I started discussing this topic here: http://www.apug.org/forums/forum41/7...ng-system.html
And I came up with a few good ideas about processing XXL prints.
Now it's about which method to use for enlarging.
I want to enlarge small sized negatives to about 4x6 ft, so I am thinking about projecting on the wall with a small enlarger.
The negatives are pinhole shots and they are quite fogged - so I might end up having 1h+ exposure times. A halogen light would bend and shift, and evenually ruin, the negatives, even in a glass carrier.
That is why I thought I might use an energy saving bulb, the most powerful I can find, and add a computer fan cooler to the outside of the bulb case. Light stabilization should not be an issue with such times.
The other problem is which paper to use. Begger produces rolls up to 127cm tall, which is my ideal size, but it is extremely expensive (even compared with the excellent Adox MCC or Fine Print), and it only seems to come in warm tone.
The other option would be using liquid emulsion on high quality, 300g/mq watercolor paper. Fabriano Artistico comes in 140cm rolls. I never used liquid emulsion so I don't know if it would be very hard to spread it over such a large surface.
When you print that large, your enlarging lens also becomes important. Most standard lenses work well to about 16x20.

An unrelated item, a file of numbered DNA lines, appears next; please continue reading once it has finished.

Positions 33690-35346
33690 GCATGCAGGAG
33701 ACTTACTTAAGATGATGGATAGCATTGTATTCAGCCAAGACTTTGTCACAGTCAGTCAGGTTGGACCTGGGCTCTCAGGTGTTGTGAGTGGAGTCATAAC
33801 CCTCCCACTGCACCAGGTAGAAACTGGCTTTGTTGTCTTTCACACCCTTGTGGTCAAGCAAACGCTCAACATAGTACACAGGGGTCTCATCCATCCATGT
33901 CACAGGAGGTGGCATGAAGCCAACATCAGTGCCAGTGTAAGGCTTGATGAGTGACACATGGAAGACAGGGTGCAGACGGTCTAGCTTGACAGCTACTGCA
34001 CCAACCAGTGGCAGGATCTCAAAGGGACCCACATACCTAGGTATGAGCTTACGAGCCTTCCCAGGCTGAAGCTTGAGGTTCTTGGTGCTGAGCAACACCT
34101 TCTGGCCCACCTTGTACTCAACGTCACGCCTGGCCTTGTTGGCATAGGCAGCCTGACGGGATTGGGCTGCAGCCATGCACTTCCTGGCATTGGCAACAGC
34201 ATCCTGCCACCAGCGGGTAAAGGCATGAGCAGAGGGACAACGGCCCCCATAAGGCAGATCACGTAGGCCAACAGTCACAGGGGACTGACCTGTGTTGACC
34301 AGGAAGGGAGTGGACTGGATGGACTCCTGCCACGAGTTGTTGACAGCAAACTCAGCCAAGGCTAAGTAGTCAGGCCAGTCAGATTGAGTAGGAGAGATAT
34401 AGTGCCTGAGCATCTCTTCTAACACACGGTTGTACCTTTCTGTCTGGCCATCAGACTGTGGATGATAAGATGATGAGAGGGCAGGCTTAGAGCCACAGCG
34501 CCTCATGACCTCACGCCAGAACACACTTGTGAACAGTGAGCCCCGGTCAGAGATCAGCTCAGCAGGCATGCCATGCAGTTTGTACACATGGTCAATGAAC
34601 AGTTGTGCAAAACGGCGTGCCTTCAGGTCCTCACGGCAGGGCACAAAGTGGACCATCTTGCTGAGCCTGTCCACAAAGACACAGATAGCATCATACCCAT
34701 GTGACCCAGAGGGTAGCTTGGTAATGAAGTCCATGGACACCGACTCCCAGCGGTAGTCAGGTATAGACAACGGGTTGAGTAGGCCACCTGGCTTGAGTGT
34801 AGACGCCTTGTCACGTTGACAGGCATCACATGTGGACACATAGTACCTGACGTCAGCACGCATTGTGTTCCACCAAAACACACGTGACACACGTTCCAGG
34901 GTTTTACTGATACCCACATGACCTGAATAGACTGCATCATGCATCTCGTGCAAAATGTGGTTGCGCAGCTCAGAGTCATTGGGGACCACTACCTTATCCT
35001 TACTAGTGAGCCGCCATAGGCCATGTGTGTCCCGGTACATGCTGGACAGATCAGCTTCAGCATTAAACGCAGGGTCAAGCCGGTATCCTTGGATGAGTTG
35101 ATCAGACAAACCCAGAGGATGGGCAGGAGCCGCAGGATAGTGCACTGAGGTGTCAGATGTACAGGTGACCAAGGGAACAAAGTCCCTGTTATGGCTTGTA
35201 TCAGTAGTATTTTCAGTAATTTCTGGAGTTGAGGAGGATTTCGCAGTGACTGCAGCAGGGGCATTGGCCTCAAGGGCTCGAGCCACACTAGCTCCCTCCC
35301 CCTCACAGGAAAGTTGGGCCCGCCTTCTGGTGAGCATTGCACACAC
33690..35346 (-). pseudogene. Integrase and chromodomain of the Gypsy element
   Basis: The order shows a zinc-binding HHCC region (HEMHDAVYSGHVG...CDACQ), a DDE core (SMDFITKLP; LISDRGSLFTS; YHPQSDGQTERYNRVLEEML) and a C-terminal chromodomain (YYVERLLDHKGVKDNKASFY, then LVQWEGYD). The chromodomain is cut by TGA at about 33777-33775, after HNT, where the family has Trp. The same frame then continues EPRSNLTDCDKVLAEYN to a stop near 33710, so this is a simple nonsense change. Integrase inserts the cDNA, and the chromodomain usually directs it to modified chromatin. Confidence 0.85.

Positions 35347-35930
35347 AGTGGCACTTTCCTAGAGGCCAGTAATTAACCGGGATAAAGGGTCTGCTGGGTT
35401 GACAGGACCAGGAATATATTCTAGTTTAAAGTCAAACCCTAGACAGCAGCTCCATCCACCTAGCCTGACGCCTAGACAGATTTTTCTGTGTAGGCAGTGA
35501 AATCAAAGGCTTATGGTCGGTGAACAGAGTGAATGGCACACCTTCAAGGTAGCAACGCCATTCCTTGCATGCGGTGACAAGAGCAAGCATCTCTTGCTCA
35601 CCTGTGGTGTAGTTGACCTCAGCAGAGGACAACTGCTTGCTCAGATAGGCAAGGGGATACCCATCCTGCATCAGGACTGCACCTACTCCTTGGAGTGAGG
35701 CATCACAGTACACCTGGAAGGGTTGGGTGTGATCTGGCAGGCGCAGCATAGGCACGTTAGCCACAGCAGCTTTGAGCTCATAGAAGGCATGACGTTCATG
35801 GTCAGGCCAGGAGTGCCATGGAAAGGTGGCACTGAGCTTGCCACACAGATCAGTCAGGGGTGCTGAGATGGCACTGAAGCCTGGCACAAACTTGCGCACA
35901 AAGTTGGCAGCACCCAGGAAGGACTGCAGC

With exposures that long, you should also consider reciprocity failure of the paper.
Last edited by Thomas Bertilsson; 06-23-2010 at 05:27 PM. Click to view previous post history.
"Make good art!"
- Neil Gaiman
"...the heart and mind are the true lens of the camera".
- Yousuf Karsh
"We are what we repeatedly do. Excellence, then, is not an act, but a habit".
I've made lots of mural prints, some up to 30 feet long. For paper, I've used Adox MCP310. You definitely want to use RC!
I have access to a darkroom with an 8x10 enlarger, which I can point to the wall. Other murals I've created by exposing sections of the paper under a regular enlarger.
The rolls of mural paper were developed in plastic troughs. Roll the paper tightly, put it in the trough with the developer. Then grab the end and and start re-rolling the paper, so it's like a scroll. Just keep scrolling and re-scrolling the paper until it is developed to completion. Repeat for the other baths.
Drape over a clean clothes line to dry.
Very, very big enlargements of small negatives are limited by diffraction caused by the very small effective aperture. You can cheat physics by making a 4x5 or 8x10 internegative and enlarge that to your huge size.
I am replying here to Ian, who wrote me in private, and Thomas.
Thanks for the reply. I have already tried some quite strong enlargements, not so extreme though. I am enlarging from 35mm details, and I have found a Schneider 28mm which seems to work well. I definitely want the grain to show, and probably aligning the enlarger head with the wall plane will be tough...
As far as enlarger, I have a DeVere 507 but even that won't go far enough, so I have to use a small Durst to project onto the wall.